Friday, June 17, 2011

Who decides what is legal in New York (& the USA)?

The New York Times reports,

Several Republican senators in New York are urging Gov. Andrew M. Cuomo to consider changing his proposed same-sex marriage bill to better protect religious institutions, addressing a concern that has emerged as one of the bill’s chief obstacles as the legislative session comes to an end.

Conservative religious leaders and representatives of the New York State Catholic Conference made the rounds of the Capitol on Thursday seeking to press their case against the measure.

“We are relaying our very serious concerns to members of the Legislature regarding the religious liberty implications of Governor Cuomo’s bill,” said Dennis Poust, a spokesman for the conference. “It should be noted that we will continue to strongly oppose any redefinition of the historic understanding of marriage, regardless of the strength of the religious liberty protections. However, should the bill pass without adequate protection, it will have potentially far-reaching consequences for our ministries, both in terms of contracts to provide services and potentially to challenges to not-for-profit status.”

Dennis Poust, communications director for the New York State Catholic Conference, says it has a network of more than 60,000 people across the state emailing and making thousands of phone calls to senators' offices.
"We're trying to convince them, this is not right for the state," he said.

The bill does not compel any member of the clergy to conduct same-sex marriages, but some Republican lawmakers are concerned the legal protection is not strong enough.

New York's Archbishop Timothy Dolan on Wednesday equated the actions of lawmakers to restrictive Communist regimes.

Actually, Dolan has far more in common with those dictatorial despots who use the power of the State to impose their vision of right and wrong involuntarily on powerless citizens. Make no mistake, this is not about "morality" it is about raw naked political and social power. It is about the power of individuals to live freely versus the power of institutions, like the Catholic hierarchy, to dictate how those individuals may live. Dolan's assertion is not merely absurd, it is an unsophisticated inversion of the truth meant to seduce and deceive the public and intimidate politicians. In his own words,

"Last time I consulted an atlas, it is clear we are living in New York, in the United States of America - not in China or North Korea," he wrote on his blog. "In those countries, government presumes daily to 'redefine' rights, relationships, values, and natural law."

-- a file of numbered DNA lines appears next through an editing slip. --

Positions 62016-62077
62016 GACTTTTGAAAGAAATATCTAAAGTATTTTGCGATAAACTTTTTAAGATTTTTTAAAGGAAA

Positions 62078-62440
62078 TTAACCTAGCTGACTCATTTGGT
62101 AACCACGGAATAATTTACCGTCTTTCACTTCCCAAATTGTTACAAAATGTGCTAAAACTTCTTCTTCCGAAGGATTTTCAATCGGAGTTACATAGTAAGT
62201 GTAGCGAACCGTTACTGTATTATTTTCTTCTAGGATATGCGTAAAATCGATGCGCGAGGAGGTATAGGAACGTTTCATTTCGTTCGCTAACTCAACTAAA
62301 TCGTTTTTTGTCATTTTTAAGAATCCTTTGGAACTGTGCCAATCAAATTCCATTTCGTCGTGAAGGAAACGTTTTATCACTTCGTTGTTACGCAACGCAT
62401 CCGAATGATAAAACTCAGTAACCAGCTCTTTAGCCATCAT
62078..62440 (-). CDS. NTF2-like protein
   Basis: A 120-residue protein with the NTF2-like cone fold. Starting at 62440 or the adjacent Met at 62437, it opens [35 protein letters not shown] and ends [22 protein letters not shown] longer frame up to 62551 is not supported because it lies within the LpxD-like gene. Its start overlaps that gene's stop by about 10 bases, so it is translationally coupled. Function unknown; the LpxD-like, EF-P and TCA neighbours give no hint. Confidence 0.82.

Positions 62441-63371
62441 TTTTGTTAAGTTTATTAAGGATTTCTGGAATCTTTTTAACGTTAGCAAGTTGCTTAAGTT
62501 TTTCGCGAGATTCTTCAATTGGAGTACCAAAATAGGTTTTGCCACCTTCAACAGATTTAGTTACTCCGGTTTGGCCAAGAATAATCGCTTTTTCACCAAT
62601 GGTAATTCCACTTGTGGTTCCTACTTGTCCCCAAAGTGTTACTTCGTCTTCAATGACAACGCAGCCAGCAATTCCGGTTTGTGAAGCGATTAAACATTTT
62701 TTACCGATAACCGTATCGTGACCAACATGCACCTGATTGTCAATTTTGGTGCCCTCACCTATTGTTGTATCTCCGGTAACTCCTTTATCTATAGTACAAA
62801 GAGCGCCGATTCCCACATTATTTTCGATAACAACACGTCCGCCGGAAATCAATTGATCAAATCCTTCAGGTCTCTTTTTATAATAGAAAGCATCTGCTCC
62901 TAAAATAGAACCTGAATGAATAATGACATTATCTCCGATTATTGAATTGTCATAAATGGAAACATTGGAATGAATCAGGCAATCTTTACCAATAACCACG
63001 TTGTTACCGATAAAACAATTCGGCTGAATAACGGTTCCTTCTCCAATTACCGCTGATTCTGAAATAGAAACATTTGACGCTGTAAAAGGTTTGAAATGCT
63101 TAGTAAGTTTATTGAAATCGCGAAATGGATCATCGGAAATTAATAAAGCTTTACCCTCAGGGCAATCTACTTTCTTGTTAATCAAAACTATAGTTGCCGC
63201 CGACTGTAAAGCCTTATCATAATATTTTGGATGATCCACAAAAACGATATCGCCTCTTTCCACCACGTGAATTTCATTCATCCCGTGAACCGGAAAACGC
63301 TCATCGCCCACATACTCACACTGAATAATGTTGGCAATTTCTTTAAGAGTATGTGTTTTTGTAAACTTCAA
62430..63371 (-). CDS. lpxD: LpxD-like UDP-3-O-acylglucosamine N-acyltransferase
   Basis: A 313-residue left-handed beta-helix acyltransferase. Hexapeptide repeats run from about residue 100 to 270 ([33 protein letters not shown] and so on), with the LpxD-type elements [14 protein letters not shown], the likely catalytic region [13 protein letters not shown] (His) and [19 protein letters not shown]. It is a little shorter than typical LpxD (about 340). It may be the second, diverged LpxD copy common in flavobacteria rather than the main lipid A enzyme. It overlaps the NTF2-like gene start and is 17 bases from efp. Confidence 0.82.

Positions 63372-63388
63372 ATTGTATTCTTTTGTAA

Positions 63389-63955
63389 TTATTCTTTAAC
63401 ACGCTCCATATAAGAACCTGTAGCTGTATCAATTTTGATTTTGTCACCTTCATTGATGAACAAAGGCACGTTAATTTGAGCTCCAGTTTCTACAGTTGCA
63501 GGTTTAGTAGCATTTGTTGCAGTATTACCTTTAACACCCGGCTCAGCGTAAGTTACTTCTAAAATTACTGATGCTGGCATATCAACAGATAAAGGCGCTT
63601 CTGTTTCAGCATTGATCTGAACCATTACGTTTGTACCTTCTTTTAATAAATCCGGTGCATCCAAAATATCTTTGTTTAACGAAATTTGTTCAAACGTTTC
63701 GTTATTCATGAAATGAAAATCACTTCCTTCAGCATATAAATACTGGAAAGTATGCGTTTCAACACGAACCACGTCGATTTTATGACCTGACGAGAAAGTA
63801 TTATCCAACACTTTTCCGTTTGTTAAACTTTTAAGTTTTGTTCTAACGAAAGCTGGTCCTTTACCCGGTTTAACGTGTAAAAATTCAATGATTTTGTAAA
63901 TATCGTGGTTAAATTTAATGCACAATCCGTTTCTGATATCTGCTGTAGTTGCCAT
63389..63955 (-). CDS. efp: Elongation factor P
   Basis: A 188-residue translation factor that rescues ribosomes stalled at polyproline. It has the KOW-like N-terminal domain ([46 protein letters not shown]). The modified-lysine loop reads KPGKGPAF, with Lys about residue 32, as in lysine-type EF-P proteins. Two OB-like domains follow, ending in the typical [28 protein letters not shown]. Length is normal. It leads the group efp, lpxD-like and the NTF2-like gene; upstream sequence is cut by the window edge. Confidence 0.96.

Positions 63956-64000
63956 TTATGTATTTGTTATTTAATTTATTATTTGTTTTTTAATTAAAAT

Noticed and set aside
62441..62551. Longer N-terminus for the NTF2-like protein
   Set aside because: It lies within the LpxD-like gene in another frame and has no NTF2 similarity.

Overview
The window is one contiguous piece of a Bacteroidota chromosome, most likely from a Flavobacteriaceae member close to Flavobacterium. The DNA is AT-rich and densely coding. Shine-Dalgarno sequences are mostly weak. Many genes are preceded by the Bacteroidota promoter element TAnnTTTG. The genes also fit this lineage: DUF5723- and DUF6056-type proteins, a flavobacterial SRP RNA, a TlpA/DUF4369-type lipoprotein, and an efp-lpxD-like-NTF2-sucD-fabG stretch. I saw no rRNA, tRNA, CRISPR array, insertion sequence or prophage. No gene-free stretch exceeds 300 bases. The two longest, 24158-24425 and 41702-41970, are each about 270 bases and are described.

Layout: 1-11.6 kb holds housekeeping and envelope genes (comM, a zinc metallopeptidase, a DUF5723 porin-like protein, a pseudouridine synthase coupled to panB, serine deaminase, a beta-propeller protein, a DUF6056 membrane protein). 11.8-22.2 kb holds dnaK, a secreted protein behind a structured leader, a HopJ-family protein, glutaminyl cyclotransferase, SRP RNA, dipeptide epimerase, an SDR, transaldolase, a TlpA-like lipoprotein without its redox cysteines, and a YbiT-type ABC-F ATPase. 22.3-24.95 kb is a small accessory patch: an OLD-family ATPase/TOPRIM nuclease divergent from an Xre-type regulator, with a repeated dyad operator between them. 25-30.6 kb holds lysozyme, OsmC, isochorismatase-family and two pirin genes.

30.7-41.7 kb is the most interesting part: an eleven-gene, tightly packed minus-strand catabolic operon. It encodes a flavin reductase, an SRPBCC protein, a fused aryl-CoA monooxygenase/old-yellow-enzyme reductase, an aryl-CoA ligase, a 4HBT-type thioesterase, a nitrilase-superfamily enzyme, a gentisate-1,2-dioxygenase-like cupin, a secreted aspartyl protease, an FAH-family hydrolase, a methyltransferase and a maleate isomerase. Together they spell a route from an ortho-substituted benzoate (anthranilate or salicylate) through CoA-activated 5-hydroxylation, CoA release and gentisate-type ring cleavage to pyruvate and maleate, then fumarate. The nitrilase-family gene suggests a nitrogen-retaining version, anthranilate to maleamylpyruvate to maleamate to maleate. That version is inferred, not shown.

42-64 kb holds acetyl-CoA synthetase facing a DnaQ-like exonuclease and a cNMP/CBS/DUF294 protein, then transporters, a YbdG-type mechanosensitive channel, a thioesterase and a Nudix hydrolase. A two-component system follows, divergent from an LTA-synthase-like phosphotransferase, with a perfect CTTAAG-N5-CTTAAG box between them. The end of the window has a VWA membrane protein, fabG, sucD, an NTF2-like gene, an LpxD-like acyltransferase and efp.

So the question is: what's "natural" or "unnatural?" That, in turns, leads to a more overarching question: Is homosexuality a status or a choice?

Some thinkers, including several members of the Supreme Court, seem to reason that homosexuality is an inborn status.
Catholicism--and, indeed most religions--teach that while homosexuality exists, homosexual activity is a "disordered" choice against the laws of nature.
If homosexuality is indeed a status rooted in biology or genetics, then homosexuals, like left-handed people, act according to their nature. But if homosexuality is a choice rooted in behavior, then homosexuals act against nature.

Stay with me, because here the argument splits even further. Are we talking about civil rights or morality?

In terms of civil rights, individuals deserve and are afforded protections for both status (say, skin color) and choice (for example, religious affiliation).
In terms of morality, status is neutral, while choice has implications and consequences.

Catholicism argues that homosexuals deserve legal protections, but not because homosexuality is a status. Catholicism says homosexual activity is a choice. So while bishops support non-discrimination policies, they won't agree that homosexuals are protected because of their genetic makeup.

Catholic thinkers have grappled with this question for ages. Creighton University professors Todd A. Salzman and Michael G. Lawler are the latest voices on the Catholic circuit. Their 2008 book, "The Sexual Person," just earned a rebuke from the U.S. bishops' doctrine committee.

Salzman and Lawler's dense academic argument turns traditional Catholic teaching on natural law on its head. They redefine natural law, saying "nature" is personal and individual, and that sexual activity need not be directed at procreation (contrary to what the Catholic Church has always said).

Salzman and Lawler argue that what is "natural" for a heterosexual is not "natural" for a homosexual, and therefore homosexuals and heterosexuals must act in accord with their personal "natures".